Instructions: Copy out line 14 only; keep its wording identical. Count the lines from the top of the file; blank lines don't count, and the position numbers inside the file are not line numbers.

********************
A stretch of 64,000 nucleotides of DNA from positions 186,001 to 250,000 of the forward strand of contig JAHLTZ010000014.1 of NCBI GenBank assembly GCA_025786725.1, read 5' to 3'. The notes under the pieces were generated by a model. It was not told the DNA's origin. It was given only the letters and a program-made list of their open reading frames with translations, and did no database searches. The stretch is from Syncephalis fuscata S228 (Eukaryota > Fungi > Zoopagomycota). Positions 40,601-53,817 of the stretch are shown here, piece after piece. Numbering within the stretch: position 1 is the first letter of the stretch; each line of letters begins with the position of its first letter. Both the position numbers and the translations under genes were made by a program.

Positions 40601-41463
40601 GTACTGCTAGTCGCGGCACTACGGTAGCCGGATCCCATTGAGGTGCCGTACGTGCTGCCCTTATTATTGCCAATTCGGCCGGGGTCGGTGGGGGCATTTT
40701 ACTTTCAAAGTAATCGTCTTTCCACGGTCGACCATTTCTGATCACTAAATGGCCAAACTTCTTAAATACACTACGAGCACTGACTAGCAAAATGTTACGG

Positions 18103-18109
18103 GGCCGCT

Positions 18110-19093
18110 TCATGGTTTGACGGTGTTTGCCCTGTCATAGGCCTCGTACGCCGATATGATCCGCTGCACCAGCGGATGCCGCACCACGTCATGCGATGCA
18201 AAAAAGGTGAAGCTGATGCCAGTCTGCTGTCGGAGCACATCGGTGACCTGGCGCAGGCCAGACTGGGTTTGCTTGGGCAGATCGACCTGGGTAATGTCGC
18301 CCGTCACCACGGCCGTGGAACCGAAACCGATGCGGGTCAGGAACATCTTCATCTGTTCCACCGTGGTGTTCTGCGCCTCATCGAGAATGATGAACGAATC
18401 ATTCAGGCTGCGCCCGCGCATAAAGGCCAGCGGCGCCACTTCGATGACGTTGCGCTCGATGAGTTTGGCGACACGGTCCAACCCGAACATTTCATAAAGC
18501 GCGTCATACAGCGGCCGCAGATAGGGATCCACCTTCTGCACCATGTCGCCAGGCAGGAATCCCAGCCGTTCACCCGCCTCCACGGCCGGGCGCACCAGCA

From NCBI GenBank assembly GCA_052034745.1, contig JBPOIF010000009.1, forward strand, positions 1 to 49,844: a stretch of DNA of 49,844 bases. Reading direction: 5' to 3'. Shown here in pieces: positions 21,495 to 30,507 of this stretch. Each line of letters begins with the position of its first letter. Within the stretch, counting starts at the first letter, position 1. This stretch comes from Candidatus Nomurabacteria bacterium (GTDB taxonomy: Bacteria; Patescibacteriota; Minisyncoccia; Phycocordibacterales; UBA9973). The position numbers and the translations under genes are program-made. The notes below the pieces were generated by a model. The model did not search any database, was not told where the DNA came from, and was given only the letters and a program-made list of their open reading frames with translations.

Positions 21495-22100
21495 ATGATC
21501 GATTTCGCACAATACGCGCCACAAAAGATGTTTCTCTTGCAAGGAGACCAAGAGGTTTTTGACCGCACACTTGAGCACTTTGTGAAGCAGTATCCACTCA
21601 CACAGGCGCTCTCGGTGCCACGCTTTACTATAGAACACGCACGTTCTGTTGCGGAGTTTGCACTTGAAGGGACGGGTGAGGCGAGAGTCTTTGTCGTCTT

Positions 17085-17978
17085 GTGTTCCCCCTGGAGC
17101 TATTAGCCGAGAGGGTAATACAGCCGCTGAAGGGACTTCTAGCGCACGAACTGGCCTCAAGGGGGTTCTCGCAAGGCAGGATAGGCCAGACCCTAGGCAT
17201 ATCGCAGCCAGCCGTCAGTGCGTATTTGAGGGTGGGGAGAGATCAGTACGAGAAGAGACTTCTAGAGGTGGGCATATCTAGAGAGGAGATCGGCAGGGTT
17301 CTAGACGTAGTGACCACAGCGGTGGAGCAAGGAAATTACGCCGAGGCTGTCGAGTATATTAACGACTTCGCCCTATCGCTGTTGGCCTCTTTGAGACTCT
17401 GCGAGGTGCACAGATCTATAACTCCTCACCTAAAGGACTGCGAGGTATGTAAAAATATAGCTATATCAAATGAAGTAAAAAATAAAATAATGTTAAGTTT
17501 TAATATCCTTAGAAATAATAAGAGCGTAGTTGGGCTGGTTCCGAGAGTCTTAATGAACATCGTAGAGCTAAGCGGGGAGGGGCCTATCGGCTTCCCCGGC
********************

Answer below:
Positions 21495-22100